2. The method of claim 1, wherein the one or more key phrases are extracted from unstructured data of the one or more event logs.
3. The method of claim 1, wherein determining the corresponding activity for the one or more key phrases is based on structured data of the one or more event logs.
4. The method of claim 1, further comprising:
determining one or more key performance indicators for each activity of the enriched business process model; and
utilizing the one or more key performance indicators to determine a hotspot index score of each of the one or more activities of the enriched business process model.
5. The method of claim 4, further comprising:
ranking the hotspot index score for each of the one or more activities of the enriched business process model, wherein the hotspot index score is ranked based on inefficiency.
6. The method of claim 4, further comprising:
recommending one or more interventions based on the hotspot index score; and
performing an impact assessment based on the one or more interventions.
7. The method of claim 4, further comprising:
recommending one or more interventions based on the hotspot index score; and
providing a Directly-Follows graph based on the one or more recommended interventions.
8. A computer system for process optimization, comprising:
one or more processors, one or more computer-readable memories, one or more computer-readable tangible storage medium, and program instructions stored on at least one of the one or more tangible storage medium for execution by at least one of the one or more processors via at least one of the one or more memories, wherein the computer system is capable of performing a method comprising:
analyzing a business process model comprised of one or more activities;
extracting one or more key phrases from one or more event logs, wherein the one or more event logs are based on the business process model;
determining a corresponding activity for the one or more extracted key phrases; and
generating an enriched business process model based on the business process model and one or more derived activities.
9. The computer system of claim 8, wherein the wherein the one or more key phrases are extracted from unstructured data of the one or more event logs.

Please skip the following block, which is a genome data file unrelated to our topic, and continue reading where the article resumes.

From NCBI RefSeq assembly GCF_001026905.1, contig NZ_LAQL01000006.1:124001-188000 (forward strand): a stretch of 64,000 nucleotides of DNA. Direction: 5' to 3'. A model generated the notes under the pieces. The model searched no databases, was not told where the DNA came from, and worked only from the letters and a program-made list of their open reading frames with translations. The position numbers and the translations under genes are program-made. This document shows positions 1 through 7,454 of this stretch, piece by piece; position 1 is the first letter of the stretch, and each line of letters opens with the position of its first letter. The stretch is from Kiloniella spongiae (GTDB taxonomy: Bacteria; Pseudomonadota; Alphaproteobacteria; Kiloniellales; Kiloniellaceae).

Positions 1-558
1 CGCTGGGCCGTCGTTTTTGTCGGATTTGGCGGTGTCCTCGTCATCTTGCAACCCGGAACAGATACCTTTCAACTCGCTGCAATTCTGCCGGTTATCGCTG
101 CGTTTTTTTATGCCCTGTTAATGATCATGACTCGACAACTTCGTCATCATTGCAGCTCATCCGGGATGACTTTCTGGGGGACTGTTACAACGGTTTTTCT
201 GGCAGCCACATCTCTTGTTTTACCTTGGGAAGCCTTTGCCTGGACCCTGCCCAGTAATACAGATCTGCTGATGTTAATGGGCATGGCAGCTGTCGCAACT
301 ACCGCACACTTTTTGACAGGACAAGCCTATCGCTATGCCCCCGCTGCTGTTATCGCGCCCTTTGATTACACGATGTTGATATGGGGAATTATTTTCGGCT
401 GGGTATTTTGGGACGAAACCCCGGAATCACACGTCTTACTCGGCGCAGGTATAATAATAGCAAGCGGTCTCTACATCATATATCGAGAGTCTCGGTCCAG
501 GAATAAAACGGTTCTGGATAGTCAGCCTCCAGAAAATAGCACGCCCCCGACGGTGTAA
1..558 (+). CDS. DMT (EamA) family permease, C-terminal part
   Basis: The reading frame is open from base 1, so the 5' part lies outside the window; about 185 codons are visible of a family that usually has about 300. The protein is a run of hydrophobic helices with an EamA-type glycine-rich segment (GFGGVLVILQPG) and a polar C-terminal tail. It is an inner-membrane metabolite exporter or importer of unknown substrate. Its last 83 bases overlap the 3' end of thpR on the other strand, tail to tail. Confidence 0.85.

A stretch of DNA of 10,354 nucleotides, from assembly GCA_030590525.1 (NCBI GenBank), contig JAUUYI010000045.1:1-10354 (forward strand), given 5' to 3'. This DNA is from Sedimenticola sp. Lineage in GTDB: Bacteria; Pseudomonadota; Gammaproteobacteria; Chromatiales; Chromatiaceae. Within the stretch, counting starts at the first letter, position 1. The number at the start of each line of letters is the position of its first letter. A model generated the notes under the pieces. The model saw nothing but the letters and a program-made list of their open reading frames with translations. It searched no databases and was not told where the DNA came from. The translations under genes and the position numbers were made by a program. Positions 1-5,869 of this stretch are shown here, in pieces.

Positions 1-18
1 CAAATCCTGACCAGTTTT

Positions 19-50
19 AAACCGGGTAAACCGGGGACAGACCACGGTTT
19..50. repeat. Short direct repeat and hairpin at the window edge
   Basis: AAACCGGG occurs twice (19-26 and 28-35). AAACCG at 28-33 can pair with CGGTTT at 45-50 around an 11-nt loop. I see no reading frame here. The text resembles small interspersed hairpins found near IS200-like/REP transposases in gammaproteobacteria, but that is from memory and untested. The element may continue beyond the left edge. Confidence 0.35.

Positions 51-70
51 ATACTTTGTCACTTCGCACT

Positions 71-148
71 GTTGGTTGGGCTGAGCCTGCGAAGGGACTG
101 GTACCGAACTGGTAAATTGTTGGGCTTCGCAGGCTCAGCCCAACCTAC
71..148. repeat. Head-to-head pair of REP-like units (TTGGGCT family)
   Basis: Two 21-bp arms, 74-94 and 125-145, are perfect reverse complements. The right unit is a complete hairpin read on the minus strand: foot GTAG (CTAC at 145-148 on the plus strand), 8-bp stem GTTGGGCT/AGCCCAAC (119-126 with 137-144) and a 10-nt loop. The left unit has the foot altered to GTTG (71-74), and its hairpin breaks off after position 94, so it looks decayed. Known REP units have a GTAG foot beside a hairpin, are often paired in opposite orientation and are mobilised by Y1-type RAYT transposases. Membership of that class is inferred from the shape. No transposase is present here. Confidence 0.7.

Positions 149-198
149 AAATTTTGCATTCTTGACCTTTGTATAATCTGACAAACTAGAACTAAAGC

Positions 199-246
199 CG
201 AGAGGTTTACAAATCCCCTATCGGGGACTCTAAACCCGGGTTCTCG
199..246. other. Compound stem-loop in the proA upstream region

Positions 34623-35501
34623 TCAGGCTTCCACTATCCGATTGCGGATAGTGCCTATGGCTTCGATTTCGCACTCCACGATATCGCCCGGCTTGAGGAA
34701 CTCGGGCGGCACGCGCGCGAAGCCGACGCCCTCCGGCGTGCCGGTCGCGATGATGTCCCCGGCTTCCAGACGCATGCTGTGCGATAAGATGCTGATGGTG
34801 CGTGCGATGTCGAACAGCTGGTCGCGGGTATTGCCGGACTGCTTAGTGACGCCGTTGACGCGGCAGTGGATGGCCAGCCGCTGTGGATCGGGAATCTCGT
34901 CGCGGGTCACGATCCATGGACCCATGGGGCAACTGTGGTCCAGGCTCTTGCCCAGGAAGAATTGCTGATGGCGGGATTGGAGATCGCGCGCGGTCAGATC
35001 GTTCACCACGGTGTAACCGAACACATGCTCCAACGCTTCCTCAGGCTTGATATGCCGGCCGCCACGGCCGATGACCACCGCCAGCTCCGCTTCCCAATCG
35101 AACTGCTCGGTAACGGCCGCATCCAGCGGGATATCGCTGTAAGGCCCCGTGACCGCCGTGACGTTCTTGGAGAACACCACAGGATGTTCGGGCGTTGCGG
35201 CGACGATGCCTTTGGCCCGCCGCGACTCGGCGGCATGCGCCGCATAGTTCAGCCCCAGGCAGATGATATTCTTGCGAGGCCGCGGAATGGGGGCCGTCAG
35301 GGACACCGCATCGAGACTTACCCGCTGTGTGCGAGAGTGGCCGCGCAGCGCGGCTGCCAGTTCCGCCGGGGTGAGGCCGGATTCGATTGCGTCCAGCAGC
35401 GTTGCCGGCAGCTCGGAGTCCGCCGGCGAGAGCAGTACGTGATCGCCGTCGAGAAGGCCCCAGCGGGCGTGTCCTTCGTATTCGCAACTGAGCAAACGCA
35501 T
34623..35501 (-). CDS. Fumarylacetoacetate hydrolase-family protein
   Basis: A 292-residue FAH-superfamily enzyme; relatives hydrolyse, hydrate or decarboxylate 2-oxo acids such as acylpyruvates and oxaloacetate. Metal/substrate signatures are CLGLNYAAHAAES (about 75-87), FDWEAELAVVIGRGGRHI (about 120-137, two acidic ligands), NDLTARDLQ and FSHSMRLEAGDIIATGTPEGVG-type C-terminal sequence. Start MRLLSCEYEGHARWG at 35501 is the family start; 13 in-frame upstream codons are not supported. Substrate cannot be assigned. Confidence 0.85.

10. The computer system of claim 8, wherein determining the corresponding activity for the one or more key phrases is based on structured data of the one or more event logs.
11. The computer system of claim 8, further comprising:
determining one or more key performance indicators for each activity of the enriched business process model; and
utilizing the one or more key performance indicators to determine a hotspot index score of each of the one or more activities of the enriched business process model.
12. The computer system of claim 11, further comprising:
ranking the hotspot index score for each of the one or more derived activities of the enriched business process model, wherein the hotspot index score is ranked based on inefficiency.
13. The computer system of claim 11, further comprising:
recommending one or more interventions based on the hotspot index score; and
performing an impact assessment based on the one or more interventions.
14. The computer system of claim 11, further comprising:
recommending one or more interventions based on the hotspot index score; and
providing a Directly-Follows graph based on the one or more recommended interventions.
15. A computer program product for process optimization, comprising:
one or more non-transitory computer-readable storage media and program instructions stored on at least one of the one or more tangible storage media, the program instructions executable by a processor to cause the processor to perform a method comprising:
analyzing a business process model comprised of one or more activities;
extracting one or more key phrases from one or more event logs, wherein the one or more event logs are based on the business process model;
determining a corresponding activity for the one or more extracted key phrases; and
generating an enriched business process model based on the business process model and one or more derived activities.
16. The computer program product of claim 15, wherein the one or more key phrases are extracted from unstructured data of the one or more event logs.
17. The computer program product of claim 15, wherein determining the corresponding activity for the one or more key phrases is based on structured data of the one or more event logs.
18. The computer program product of claim 15, further comprising:
determining one or more key performance indicators for each activity of the enriched business process model; and
utilizing the one or more key performance indicators to determine a hotspot index score of each of the one or more activities of the enriched business process model.
19. The computer program product of claim 18, further comprising:
ranking the hotspot index score for each of the one or more derived activities of the enriched business process model, wherein the hotspot index score is ranked based on inefficiency.
20. The computer program product of claim 18, further comprising:
recommending one or more interventions based on the hotspot index score; and
performing an impact assessment based on the one or more interventions.